I have been in China again, this time as president of the Great Britain-China Centre, flying the flag at the UK-China Leadership Forum. This is an annual event at which representatives of Britain’s political parties exchange views with China’s communist party. The delegation was led by Theresa May’s able number two, David Liddington, and I was the senior Labour man (hope this doesn’t upset its leader, Jeremy Corbyn). A recurrent question of the week was how ‘global Britain’ will come to terms with a world in which China is becoming preeminent.
The May government’s instinct to date has been to turn to the US for greater comfort, security and trade opportunities in the post-Brexit epoch. It is an obvious – Western - choice given that, for the last half century, Britain’s place in the world has been anchored in its European partnership and American alliance. As one falls away, more reliance is placed on the other. The problem (apart from the policies and temperament of the current US president) is that the West’s economic growth and political cohesion are not what they were, and a lot of the world is reorienting itself to China’s growing potency. Obviously Britain will remain innately Western in outlook but it has to recognise that the coming era is going to be very different because of China’s role.
Interestingly, Chinese political leaders are also reflecting on Britain’s direction. They do not want a declining Britain. I think this is because Britain remains an important trading partner and has businesses and assets which China wants to invest in or acquire. There is still some hope in Beijing that Britain can provide a guiding hand to restrain our American cousins. There is also a lingering expectation that Britain will come to its senses and eventually re-join Europe. In the meantime, real politic being what it is, China will not be averse to playing Britain and the EU off against each other. Foreign Office, and No 10, beware.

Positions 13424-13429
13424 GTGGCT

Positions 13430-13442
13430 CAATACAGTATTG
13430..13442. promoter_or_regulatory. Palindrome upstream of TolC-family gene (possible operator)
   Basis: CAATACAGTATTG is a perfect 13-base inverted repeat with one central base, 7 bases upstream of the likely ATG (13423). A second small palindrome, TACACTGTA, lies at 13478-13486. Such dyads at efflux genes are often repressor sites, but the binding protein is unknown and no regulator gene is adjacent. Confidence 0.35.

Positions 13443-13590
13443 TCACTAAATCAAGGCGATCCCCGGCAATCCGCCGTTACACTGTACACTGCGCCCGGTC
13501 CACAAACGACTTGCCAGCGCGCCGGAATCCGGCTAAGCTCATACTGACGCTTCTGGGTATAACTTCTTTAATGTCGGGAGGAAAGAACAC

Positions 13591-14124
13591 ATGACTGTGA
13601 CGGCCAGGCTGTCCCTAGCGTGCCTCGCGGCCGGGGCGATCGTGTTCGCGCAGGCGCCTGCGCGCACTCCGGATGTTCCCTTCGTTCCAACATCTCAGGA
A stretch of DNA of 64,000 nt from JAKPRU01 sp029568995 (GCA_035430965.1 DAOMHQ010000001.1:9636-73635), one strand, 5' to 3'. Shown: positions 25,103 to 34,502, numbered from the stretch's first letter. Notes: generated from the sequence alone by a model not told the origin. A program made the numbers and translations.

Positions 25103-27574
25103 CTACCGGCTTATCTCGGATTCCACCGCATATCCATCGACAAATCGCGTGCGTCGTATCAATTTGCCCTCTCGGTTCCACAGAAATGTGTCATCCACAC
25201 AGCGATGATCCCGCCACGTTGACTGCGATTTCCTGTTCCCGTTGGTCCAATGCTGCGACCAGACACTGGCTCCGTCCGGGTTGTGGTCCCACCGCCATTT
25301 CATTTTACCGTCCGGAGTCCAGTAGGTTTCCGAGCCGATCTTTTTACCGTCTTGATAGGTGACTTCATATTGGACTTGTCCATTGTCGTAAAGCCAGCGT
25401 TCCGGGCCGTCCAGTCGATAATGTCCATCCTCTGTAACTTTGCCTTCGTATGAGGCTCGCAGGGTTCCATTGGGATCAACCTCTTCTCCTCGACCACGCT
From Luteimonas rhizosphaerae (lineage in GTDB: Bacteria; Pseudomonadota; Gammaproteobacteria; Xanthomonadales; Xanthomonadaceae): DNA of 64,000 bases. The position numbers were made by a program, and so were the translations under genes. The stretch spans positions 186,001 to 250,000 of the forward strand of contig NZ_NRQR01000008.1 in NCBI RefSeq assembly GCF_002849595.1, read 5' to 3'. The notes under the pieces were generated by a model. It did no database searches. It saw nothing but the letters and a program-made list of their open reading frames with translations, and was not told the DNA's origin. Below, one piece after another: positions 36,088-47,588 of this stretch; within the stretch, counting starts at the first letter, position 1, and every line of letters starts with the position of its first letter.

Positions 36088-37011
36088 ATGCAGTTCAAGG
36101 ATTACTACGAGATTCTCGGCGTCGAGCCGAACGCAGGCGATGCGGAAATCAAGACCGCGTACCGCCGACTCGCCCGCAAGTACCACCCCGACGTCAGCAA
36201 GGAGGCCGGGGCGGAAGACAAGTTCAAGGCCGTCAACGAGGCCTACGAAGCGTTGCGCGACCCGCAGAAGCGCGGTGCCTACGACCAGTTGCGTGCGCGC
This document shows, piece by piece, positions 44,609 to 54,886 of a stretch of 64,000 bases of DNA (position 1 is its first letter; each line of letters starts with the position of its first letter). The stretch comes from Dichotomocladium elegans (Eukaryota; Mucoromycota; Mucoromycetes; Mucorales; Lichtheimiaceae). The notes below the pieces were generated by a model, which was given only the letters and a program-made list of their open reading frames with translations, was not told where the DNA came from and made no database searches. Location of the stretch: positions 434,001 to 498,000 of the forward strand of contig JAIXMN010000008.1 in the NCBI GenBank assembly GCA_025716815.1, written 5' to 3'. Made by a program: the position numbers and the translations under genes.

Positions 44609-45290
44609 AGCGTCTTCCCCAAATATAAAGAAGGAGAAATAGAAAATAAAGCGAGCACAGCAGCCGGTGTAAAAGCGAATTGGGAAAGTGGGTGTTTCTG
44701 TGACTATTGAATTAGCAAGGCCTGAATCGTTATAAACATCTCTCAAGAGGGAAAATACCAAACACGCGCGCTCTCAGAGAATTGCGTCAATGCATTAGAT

One area in which Britain might develop its relations with China is Xi Jinping’s much-vaunted ‘silk road’ Belt and Road Initiative. Xi’s reinvigorated number two, Wang Qishan, told the UK delegation when we saw him that this should not be mistaken for America’s post-war Marshall Plan. China wants to achieve three things with the BRI: to provide outlets for its surplus capex; expand its multiple export markets and supply routes; and match the West’s international development assistance programmes.
The whole concept has become more ambitious than originally envisaged – we are talking about a 50-year journey, not a short term fiscal boost - and China does not have the required core capabilities and networks needed to make it a reality. But the machine is revving up and there will be no holding back when BRI finally starts to leap off the drawing board. EU members like Hungary are already lining up to receive their full share of BRI’s largesse (and who can blame them?).
What’s in it for Britain? We are an advanced service economy not a developing country, so we have plenty of professional and business skills to contribute to BRI’s railway, road, port, energy and other engineering and construction projects. China doesn’t have the financial and other wherewithal, engineers, architects, lawyers and designers to pull off all these on its own. Moreover, the efficacy of these infrastructure investments will ultimately depend on a wider ecosystem – how roads are maintained, how ports and railways are managed, what environmental, social and governance considerations need to be taken into account when delivering huge energy projects – these are areas where Britain, with its long history of international engagement, is well placed to help.
For different reasons, Britain and China both want to go ‘global’. Perhaps they might share the experience.